Please note that this blog no longer accepts comments (there was
too much spam coming in!). If you're reading this blog and want to
respond then please use the contact form on the site.
You can also follow me on twitter.
My latest Mind and Matter column for the Wall Street Journal is on
metaphors and analogies:
Monkeys can reason by using analogy, it seems. In an experiment
recently reported in the journal Psychological Science, baboons in
a lab proved capable of realizing that a pair of oval shapes is
"like" a pair of square shapes and "unlike" a pair made of two
different shapes. This finding suggests that you can have analogy
The experiment, run on 29 baboons by Joel Fagot of the
University of Provence and Roger Thompson of Marshall College,
found that the monkeys could ignore the fact that some symbols were
more familiar from previous sessions and stick with the task of
selecting those that came in pairs, and that they still partly
recalled the skill after a year.
Down goes another claim of human uniqueness. It had been argued
that only human beings could reason by analogy because only human
beings use grammatical language. Indeed, language is suffused with
analogy, comprehensively infiltrated with metaphor-analogy's
sibling-to the point that we no longer notice it. (In the previous
sentence, for instance, consider that "suffused," "infiltrated,"
etc. are all metaphors.)
I've always been especially intrigued by the way that old
technologies live on as metaphors: "the horse before the cart,"
"sailing close to the wind," "the wheat from the chaff," the
hourglass that tells you a computer is thinking. We revel (ha,
another one) in medieval clichés.
Does metaphor tell us something about how we reason as well as
how we speak? The linguist George Lakoff has long argued that it
does, that reasoning is almost a form of metaphorical thinking,
that our conceptual system is primarily metaphorical. Like the
baboons, we generalize by reading analogies into new
Mr. Lakoff points out that certain metaphors are universal, as
if reflecting shared human patterns of thought. We always compare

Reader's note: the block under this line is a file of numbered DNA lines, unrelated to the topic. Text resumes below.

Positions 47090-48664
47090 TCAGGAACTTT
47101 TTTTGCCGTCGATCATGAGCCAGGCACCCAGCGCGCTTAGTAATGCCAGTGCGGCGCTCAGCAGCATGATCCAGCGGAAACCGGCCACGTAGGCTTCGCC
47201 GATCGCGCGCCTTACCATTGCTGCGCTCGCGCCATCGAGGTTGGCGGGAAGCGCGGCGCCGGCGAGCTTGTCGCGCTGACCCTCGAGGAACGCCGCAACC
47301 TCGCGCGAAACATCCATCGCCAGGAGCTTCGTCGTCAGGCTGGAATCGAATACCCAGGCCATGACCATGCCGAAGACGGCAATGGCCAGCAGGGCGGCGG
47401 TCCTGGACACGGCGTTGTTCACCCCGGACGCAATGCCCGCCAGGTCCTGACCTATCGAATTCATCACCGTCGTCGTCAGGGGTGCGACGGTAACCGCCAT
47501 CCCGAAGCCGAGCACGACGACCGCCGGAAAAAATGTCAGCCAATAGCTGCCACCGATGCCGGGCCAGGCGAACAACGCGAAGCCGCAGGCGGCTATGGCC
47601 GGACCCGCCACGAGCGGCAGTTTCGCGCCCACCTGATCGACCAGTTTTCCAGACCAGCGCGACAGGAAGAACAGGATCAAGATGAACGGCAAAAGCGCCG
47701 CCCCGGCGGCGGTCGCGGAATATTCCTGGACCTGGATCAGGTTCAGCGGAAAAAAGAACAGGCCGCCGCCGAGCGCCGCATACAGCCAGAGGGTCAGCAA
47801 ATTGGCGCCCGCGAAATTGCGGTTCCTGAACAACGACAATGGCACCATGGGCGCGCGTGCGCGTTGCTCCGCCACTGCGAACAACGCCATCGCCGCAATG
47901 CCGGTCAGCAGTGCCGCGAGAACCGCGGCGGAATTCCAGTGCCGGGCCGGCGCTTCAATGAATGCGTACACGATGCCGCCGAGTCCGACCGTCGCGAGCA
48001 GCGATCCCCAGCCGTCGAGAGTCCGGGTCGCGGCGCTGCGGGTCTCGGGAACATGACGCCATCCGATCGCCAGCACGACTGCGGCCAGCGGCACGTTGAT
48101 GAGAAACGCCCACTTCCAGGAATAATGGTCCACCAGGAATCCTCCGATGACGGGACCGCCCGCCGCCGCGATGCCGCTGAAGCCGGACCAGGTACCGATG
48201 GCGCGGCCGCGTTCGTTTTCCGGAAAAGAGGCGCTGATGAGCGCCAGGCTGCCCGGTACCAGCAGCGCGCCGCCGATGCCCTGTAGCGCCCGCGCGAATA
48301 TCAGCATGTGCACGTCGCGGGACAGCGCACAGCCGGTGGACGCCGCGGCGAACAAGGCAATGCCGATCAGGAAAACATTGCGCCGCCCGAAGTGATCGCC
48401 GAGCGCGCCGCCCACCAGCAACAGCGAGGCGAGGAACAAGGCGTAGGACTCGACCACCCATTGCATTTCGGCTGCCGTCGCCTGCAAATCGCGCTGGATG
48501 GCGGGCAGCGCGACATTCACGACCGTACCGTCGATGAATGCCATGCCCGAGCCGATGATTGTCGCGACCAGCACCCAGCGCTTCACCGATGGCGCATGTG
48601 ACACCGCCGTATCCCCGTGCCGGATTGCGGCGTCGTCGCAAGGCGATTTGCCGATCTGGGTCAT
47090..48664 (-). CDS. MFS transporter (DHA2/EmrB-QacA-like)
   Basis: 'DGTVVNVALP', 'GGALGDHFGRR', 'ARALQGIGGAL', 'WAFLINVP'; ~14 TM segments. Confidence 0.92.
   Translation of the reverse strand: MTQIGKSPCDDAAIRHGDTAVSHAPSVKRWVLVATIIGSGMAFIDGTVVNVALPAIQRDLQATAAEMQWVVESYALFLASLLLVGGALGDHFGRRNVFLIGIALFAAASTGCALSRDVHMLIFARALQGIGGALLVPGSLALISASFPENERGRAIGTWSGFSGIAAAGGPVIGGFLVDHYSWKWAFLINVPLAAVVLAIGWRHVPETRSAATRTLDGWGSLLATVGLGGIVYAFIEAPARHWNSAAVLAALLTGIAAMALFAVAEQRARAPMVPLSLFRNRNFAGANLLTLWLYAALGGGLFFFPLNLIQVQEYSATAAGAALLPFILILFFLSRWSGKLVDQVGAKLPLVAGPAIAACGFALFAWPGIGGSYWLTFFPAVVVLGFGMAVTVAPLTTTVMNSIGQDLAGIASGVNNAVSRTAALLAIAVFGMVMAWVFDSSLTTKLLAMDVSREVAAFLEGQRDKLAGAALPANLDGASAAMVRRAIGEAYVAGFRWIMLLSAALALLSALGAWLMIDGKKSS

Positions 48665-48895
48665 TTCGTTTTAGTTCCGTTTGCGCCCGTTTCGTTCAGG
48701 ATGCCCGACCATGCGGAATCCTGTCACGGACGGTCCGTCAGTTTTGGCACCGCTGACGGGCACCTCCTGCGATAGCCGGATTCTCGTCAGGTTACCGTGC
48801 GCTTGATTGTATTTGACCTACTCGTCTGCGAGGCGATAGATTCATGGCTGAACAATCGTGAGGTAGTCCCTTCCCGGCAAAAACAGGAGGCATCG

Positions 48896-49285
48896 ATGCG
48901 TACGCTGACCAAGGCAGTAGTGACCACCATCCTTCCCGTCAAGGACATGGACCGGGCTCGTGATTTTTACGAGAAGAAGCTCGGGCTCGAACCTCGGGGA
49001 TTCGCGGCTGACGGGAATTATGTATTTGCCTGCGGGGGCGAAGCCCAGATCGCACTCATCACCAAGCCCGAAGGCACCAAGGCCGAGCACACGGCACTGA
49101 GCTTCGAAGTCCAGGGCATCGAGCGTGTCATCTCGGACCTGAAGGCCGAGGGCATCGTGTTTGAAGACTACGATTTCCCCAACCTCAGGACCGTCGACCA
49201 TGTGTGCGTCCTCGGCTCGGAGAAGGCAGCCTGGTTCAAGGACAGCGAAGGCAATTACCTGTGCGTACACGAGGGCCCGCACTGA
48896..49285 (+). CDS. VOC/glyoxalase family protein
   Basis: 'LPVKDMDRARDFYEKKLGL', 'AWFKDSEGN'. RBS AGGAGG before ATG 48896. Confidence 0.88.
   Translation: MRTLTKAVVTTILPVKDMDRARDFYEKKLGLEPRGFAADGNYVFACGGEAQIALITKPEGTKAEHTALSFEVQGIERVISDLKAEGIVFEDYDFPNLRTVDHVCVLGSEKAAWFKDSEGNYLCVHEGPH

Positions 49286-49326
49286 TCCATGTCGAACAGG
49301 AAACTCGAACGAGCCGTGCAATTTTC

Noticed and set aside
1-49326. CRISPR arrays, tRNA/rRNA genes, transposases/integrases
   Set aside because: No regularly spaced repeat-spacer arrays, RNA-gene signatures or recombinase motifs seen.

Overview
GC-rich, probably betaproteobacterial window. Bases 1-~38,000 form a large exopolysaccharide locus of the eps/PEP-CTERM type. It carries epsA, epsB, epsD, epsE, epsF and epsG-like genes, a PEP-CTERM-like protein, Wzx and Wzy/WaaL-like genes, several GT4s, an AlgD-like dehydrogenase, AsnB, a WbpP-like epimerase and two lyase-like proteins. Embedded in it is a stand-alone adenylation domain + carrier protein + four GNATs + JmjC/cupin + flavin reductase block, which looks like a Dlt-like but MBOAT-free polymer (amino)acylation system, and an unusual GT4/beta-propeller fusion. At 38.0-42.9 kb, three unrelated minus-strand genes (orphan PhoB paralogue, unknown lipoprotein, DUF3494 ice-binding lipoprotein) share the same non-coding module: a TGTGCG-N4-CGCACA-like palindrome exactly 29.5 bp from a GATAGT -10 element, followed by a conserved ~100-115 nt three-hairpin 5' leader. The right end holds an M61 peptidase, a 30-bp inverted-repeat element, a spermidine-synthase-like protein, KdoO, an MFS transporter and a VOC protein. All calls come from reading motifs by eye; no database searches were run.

argument to war, for instance-with words like win, lose, demolish,
indefensible and attack. We relate time to money: spending,
wasting, borrowing. Health, happiness and virtue are all associated
with up; their opposites are down.
In his new book "The Better Angels of Our Nature" (reviewed on
page C7), Steven Pinker points out that, for centuries,
perpetrators of genocides have described their victims in
biological terms laced with disgust: as rats, snakes, maggots, lice
or diseases. This presumably helps them justify to their followers
the inhuman acts they commit. Metaphors possess considerable power
to move us.
Certainly, analogies can generate insights. I am fond of using
one from the works of Shakespeare to explain how a mouse and a
human can have mostly the same genes and yet be very different. In
his plays, the bard used a vocabulary of about 20,000 words (not
counting inflections like plurals), just as a mammal has about
20,000 genes. The difference between two Shakespeare plays lies not
so much in the vocabulary as in the order of the words. Indeed, the
six most frequent words in "Othello," "Lear" and "Hamlet" are the
same: the, and, to, of, I and you. So it is with genes: the
difference between a mouse and a man is in the order and pattern of
expression of the genes, not in having different genes.
Some argue that such analogical reasoning is dangerous, that
your allegories can bite you if you get too close to them. Others,
such as John Sowa of VivoMind Intelligence, argue that computers
need to have better algorithms for finding analogies if they are
ever to rival our intelligence. Analogical reasoning is good for
coping with messy data, he suggests.
The 13th-century Islamic scholar Ibn Taymiyya was an early
champion of such reasoning and considered it just as certain as
Aristotelian syllogisms. He noted, for example, that the Koran
outlaws grape wine but not date wine. Grape wine is prohibited
because it is intoxicating; date wine is also intoxicating;
therefore, by analogy, date wine is also prohibited.
So here, metaphorically, is a (nonalcoholic) toast to
metaphor and analogy.